Re: Unexpected consequence ?
There are no unintended consequences here.
Ironically, it was SIA which wrote to the White House on several occasions warning of the damage a ban on Huawei would cause to its members.
Up to the first year of sanctions, Huawei was pumping billions into US semi conductor firms which, in turn, used those revenues to fund R&D for future advances.
So, losing revenues was bad, but what would be worse was 'de-Americanisation' by foreign firms which were suddenly seeing their own products being affected by the 'weaponisation' of US technology. That process is already underway and will also impact US interests.
By the way, SIA was not alone in warning the US to tread carefully with any sanctions. ASML has been very vocal and recently a high ranking South Korean official went on record as saying it shouldn't be put between a rock and a hard place as a result of US unilateral sanctions.
On top of that it was logical that Huawei, and all other affected Chinese firms, would have to 'brew their own' to be able to move forward. They have no alternative.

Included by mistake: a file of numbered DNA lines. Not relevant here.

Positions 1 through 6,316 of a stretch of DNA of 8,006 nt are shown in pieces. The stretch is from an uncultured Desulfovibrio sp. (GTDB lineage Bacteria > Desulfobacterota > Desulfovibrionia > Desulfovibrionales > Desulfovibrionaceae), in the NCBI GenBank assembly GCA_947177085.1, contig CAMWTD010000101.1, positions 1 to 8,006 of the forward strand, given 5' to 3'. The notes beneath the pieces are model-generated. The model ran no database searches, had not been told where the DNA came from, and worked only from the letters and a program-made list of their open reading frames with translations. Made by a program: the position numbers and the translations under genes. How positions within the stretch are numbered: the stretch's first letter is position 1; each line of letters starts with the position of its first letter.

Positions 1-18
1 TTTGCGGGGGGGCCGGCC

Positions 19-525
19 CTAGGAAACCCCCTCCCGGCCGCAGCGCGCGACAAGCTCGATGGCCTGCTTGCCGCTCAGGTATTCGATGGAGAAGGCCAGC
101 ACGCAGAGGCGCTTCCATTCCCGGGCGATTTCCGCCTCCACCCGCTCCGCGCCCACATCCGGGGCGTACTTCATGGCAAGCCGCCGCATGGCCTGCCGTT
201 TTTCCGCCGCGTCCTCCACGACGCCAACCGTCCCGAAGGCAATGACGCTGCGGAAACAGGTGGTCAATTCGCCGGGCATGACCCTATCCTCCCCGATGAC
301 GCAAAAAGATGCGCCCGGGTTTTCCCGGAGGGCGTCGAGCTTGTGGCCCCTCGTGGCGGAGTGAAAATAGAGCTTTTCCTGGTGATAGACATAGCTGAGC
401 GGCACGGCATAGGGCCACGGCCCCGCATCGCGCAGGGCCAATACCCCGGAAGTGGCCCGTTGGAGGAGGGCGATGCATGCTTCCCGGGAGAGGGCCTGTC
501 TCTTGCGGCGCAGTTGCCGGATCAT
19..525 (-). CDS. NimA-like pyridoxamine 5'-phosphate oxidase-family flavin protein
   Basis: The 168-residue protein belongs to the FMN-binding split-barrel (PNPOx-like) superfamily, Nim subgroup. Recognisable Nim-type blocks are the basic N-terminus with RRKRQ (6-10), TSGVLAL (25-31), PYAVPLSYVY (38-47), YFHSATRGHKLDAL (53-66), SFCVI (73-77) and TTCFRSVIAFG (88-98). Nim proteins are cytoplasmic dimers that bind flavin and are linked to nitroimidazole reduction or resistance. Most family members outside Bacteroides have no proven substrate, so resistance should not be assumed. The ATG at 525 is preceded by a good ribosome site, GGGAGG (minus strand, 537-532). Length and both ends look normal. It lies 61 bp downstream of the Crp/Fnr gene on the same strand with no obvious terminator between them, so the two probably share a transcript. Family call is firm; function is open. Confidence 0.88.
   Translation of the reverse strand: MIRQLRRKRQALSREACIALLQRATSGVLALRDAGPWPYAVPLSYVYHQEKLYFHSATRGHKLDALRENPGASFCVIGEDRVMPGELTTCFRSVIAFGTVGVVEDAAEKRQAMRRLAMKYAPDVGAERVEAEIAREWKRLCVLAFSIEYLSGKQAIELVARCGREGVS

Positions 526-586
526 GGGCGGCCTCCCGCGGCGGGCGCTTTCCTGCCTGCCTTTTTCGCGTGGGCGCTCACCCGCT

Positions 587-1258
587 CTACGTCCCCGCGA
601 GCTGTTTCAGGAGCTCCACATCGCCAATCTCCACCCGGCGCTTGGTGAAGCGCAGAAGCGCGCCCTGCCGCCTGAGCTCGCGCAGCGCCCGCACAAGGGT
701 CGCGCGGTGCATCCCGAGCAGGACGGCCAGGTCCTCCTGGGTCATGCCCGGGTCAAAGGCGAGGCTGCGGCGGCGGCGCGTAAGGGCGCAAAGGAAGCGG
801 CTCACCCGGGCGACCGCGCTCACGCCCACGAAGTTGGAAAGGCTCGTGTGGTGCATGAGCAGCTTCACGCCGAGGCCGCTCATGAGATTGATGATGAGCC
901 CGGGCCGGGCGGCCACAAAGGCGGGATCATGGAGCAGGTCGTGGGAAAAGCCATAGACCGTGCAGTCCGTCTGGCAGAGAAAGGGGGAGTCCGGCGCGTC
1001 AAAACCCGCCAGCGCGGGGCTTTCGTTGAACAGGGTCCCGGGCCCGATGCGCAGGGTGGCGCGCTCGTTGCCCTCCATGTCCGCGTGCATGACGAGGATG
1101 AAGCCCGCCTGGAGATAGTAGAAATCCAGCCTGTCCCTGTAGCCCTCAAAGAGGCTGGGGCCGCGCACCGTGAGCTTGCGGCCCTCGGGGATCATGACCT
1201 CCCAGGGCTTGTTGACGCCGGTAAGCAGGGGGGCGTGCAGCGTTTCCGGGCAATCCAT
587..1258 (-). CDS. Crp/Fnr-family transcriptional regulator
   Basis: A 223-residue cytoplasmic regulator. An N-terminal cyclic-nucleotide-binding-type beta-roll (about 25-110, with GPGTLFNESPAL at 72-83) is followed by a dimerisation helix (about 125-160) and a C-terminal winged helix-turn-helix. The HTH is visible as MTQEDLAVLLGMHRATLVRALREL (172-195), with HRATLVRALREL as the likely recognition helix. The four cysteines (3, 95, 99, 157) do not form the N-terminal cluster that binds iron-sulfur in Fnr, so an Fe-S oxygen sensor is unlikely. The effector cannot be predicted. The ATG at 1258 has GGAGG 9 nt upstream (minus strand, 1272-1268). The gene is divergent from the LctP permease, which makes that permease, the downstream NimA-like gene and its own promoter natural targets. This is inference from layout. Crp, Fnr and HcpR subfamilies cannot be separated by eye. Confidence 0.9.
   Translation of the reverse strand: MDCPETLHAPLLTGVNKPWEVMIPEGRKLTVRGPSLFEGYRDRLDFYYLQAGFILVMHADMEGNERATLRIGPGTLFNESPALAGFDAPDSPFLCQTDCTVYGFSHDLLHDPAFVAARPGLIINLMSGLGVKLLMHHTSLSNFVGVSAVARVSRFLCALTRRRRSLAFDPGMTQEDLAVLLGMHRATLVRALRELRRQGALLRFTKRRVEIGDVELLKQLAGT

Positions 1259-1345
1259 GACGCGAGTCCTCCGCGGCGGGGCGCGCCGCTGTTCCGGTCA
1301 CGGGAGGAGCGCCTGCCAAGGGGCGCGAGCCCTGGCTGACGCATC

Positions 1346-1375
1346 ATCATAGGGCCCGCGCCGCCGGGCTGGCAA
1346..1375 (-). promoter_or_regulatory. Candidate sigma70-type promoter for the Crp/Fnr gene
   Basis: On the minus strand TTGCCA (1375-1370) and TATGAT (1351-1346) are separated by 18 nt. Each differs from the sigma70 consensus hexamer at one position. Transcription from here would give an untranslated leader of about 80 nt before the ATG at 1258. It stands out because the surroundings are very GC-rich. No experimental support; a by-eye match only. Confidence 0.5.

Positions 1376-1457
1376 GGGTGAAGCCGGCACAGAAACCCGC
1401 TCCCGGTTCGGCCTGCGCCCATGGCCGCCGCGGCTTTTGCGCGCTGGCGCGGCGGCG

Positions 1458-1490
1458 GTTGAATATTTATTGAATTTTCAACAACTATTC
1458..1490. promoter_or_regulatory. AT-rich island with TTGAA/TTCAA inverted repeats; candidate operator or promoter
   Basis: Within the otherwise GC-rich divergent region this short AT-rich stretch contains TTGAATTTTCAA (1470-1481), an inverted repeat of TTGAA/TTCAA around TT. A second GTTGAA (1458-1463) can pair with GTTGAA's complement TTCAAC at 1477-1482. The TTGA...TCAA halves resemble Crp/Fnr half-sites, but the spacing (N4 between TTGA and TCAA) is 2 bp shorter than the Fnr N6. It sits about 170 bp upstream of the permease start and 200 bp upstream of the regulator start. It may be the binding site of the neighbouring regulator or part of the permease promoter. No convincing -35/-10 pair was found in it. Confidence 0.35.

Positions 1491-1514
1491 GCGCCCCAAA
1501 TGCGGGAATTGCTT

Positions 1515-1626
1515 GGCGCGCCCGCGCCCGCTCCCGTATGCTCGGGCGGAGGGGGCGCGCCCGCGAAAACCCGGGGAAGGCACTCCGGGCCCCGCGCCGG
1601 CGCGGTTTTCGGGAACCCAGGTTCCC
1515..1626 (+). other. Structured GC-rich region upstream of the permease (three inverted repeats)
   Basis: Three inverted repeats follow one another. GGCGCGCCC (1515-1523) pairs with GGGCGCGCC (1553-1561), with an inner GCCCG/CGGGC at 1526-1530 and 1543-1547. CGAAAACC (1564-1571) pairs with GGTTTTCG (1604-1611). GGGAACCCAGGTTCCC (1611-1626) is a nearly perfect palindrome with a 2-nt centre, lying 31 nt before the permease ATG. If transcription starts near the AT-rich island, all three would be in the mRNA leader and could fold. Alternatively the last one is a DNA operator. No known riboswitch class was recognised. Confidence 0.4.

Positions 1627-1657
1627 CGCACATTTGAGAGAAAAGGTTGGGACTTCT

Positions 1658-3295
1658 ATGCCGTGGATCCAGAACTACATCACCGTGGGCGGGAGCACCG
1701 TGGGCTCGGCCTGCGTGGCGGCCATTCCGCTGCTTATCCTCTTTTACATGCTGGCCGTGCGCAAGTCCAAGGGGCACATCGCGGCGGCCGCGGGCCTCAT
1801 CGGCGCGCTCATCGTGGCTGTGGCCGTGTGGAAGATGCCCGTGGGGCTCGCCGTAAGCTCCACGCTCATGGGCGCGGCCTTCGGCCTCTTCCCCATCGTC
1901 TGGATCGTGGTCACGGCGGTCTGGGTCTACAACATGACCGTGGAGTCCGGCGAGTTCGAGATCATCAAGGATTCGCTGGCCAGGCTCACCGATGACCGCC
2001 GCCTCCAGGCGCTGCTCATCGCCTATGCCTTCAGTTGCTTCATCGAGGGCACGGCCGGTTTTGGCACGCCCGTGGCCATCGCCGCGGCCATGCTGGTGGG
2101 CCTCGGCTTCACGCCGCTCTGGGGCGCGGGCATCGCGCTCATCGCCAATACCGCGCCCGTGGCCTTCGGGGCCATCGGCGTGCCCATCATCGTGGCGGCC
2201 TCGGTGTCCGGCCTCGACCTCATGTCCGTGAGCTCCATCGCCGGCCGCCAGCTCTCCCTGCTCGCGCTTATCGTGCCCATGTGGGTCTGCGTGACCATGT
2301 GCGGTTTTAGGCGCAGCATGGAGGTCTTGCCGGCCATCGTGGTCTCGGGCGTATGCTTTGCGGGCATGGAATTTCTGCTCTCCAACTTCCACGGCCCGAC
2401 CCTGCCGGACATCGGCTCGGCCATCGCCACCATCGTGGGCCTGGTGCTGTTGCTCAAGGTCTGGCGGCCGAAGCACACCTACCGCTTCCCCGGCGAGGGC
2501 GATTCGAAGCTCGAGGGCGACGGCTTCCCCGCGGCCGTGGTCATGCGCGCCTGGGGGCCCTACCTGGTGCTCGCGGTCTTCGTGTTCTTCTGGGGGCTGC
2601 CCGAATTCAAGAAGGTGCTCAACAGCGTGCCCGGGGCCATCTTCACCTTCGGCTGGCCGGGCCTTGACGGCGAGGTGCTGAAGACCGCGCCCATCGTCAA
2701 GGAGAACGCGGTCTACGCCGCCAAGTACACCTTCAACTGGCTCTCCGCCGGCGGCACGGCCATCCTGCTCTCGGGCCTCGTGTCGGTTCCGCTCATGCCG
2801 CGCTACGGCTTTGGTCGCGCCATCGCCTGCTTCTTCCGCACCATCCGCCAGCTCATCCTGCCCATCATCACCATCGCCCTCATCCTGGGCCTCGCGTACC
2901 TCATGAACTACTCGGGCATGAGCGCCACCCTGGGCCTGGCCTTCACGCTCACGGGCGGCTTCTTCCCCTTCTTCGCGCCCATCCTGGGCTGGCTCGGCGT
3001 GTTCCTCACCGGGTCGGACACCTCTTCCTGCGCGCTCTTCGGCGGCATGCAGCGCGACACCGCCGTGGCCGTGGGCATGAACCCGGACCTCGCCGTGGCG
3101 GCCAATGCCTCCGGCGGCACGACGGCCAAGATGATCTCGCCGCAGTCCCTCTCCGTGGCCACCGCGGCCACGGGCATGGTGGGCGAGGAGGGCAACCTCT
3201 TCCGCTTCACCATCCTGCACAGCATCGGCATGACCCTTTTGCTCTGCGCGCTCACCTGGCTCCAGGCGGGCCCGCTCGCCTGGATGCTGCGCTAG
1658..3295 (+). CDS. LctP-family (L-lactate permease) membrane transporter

Huawei was clear on this and said it would take between two and three years to get US technology out of its systems.
They have already erradicated US technology from over 13,000 components.
They also invested in over 40 companies specialising in specific semi conductor related companies.
They upped R&D too. Patent filings a plenty.
One American EDA company executive even said he would rather Huawei used their tools by cracking them than see Huawei create competing tools.
Well, in both software and hardware and different platforms and industries, Huawei is going self sufficient and literally everyone (with perhaps the exception of Trump & Co) saw it coming.
EDA, chip packaging, photoresist, lithography...
The only difference is that it's now coming far faster than it otherwise would have - because of sanctions!
On a wider note China (as a whole) now has 7nm capacity. It might be low yield and more expensive but the US doesn't have any native 7nm capacity to call it's own. And if China were to refocus all its capacity (it won't) on 7nm, it's capacity would outstrip that of TSMC and Samsung - combined!
They went from 14nm to 7nm in two years,too.
SIA probably had a collective bed wetting episode after TechInsights published their report.
Of course the vast majority of chips used worldwide are not even produced on nodes anywhere near the cutting edge so China will be happy to improve yields and overall capacity on older nodes in the short term.
But we all know where they're heading.
As for Huawei in particular, my guess is that before year end they will announce a chip stacked solution on a flagship-like phone.
That will be another major step for them.
Unrelated or not, Qualcomm has recently said they expect no further 'material revenue' from Huawei.
I suspect something is in the pipe.